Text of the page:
5: After having braces removed you will get marks on your teeth from where the braces were placed. WRONG. Any marks on teeth after orthodontic treatment come from poor brushing around the braces during orthodontic treatment. The braces protect that part of the tooth they are stuck to, but the surrounding tooth becomes damaged from the acid in plaque, making the tooth surface change colour.
6: Braces can be used on everybody. WRONG. If you have bad gum disease, severely damaged teeth or the roots of teeth, severe jaw joint problems, difficulty in keeping teeth clean, or many severe medical conditions then braces are not a good idea. In most of these circumstances any orthodontic treatment is not a good idea.
7: Any doctor who uses braces is an orthodontist. WRONG. Any doctor can place braces. Orthodontists are specialists who have years of additional training and a proper postgraduate qualification. Orthodontists limit their work to orthodontics only. It is all they do, so they are the most qualified to treat orthodontic problems properly.
8: Braces treatment can be made a lot faster if I use accelerated orthodontics – such as fancy vibration devices. WRONG. All the reputable science available to orthodontists shows either zero or very minimal effect on treatment times and outcomes with use of any “accelerated orthodontics” techniques.
If you would like to find out more information about our Braces and orthodontics services, please click this page https://www.orthodontistbrisbane.net/treatments/braces/
We provide the top 9 Reasons why you should choose Invisalign for your child’s Orthodontic Treatment in Brisbane.
- There is no charge for replacement aligners if any are lost
- It is the same fee for Invisalign or braces
- Fewer office visits are needed – this is great for people with busy lives
- Invisalign aligners can treat a wide variety of orthodontic problems
- Aligners are great for teenage activities e.g sports, playing musical instruments, drama performances
- Oral hygiene is better than with braces
- There are no emergency visits for broken braces and poking wires
- It is much more comfortable than traditional braces
- Appointment times are shorter in duration
If you have any questions at all regarding Invisalign for your teenager, make sure you call our friendly team today to talk you through the process and what’s involved.
When exploring your dental options. how do you know if you need an Orthodontist or a Dentist? And what are the differences?
Well, we explain all of that right here.
Oral care specialists (such as orthodontists, periodontists), learn the essentials of their specialty and then typically only practice orthodontics – all day, every day.
These specialists do not do fillings, make crowns or false teeth, or perform any other “general dental procedures”.
Dentists who carry out orthodontics, therefore may struggle to recognise when a patient’s needs are beyond the skills they have learned in a weekend or series of part-time courses (which tend not to be recognised by universities as meriting an academic qualification).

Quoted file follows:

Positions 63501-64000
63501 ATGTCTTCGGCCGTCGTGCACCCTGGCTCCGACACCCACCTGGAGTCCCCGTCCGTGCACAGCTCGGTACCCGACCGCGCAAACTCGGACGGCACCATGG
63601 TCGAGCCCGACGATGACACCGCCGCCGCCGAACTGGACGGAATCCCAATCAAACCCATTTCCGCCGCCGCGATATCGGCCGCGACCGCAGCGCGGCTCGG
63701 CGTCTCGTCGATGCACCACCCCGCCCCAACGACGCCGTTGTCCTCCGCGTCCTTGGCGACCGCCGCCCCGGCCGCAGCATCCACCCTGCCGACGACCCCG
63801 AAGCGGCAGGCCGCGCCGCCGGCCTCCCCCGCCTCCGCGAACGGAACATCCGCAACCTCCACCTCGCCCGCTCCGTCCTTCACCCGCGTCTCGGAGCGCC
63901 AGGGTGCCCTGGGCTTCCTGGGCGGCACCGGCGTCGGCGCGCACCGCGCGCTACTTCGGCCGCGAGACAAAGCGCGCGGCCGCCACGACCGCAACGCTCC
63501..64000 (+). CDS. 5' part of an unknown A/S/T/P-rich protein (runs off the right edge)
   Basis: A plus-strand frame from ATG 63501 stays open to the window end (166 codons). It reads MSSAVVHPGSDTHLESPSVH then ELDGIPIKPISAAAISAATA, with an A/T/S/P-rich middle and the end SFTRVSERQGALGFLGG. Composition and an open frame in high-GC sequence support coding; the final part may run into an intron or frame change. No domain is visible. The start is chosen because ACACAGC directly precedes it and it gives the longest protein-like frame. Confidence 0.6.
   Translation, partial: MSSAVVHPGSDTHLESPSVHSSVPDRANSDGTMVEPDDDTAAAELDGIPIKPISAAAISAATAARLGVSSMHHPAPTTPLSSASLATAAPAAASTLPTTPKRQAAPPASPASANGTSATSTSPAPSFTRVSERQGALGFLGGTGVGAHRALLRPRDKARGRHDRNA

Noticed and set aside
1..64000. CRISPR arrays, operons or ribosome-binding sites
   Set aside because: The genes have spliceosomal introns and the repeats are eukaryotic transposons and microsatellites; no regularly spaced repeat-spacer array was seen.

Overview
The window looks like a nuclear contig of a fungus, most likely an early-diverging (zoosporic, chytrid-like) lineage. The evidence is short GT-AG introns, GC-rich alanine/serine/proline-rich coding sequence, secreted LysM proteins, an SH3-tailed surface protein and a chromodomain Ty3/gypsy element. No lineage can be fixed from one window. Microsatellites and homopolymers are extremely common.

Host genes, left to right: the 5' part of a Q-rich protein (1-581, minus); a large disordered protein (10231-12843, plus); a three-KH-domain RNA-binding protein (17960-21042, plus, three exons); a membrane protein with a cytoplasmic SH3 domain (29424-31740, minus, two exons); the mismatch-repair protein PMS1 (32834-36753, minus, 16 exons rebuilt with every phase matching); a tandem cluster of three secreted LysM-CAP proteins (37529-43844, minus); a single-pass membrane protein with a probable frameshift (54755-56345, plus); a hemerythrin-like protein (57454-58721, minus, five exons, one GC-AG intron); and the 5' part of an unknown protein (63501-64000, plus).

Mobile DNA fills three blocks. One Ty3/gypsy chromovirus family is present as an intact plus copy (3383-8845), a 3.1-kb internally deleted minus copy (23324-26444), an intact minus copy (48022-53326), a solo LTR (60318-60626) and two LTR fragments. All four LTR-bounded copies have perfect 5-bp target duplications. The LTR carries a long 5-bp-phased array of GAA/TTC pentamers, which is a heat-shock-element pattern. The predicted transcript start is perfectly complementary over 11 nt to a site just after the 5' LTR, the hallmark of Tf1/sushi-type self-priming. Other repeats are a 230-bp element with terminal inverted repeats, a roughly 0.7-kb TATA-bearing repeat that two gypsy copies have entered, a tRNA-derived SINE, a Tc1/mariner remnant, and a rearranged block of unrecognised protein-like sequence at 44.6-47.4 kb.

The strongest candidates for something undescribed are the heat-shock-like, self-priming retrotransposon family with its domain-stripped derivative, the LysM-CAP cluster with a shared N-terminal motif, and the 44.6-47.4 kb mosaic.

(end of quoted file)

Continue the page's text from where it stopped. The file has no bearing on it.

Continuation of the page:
The truth is that orthodontics is much more difficult than just putting some braces on some teeth and following a prescribed cookbook approach taught without the necessary breadth of diagnostic and clinical tools.
Dentists can practice orthodontics and many do so successfully, just as your general practitioner doctor can remove a mole or suture a cut. However when it comes to important areas of the face, difficult procedures, possible tumours, things likely to leave scars etc, your general practitioner is unlikely to choose to perform such procedures himself – you will be referred to a medical specialist for better quality of care.
The exact same situation applies to orthodontists and dentists. If the problem is difficult, unusual, or requires the best possible outcome, an orthodontist is much more likely to be able to provide the better quality treatment for you or your children.
Even the cost of treatment is often no different and specialist treatment may actually cost less than well-meaning but ineffective dentist treatment. Health fund rebates are higher for specialist treatments. The single largest area of complaint to Dental Boards in Australia is related to orthodontic treatment provided by general dentists.
Therefore, it is wise to carefully weigh up who you choose to provide the care for your smile that you desire. Dr Tony Weir has been is full time specialist practice of orthodontics for 30 years, and is an Honorary Senior lecturer at the University of Queensland. He lectures nationally and internationally to orthodontists on a regular basis.
As our name suggest. orthodontics is what we do day in and day out, all of the time.
We care for your smiles, and can’t wait to help you achieve your dream result.
Orthodontics is a sizeable investment in your child’s health.
As many parents are aware, good dental health will carry a person in good stead throughout their entire life. However, many people often don’t know whether their child or teenager does need braces. The best answer to this question will come from an orthodontist, but here are some factors that may indicate you need to make an appointment for appraisal:
- Mouth breathing
- Thumb or finger sucking
- Difficulty chewing or biting
- Biting the cheek or roof of the mouth
Excessive or long term thumb or finger sucking has long been known to cause dental differences. In some cases, excessive pacifier use will cause changes in the shape of the mouth and dental abnormalities. If you have an infant or toddler and you are worried about how thumb sucking or pacifier use may impact your child, talk to your dentist about implementing good habits for your child.
If you find that your child has food or particles consistently caught between their teeth despite proper brushing techniques and flossing (or an inability to floss certain areas) it may be an indication that braces are required.
You may also notice some other indicators such as crowding, misplaced or blocked-out teeth, as well as teeth that meet abnormally. If you can hear your child’s jaw making sounds you should seek a consultation with an orthodontist.
Other examples are:
- Early, late, or irregular loss of baby teeth. Your child’s dentist will be able to give an indication of whether your child is abnormal in this respect.
- If your child or teenager has jaws or teeth that are out of proportion to the rest of the face, protrude or are recessed.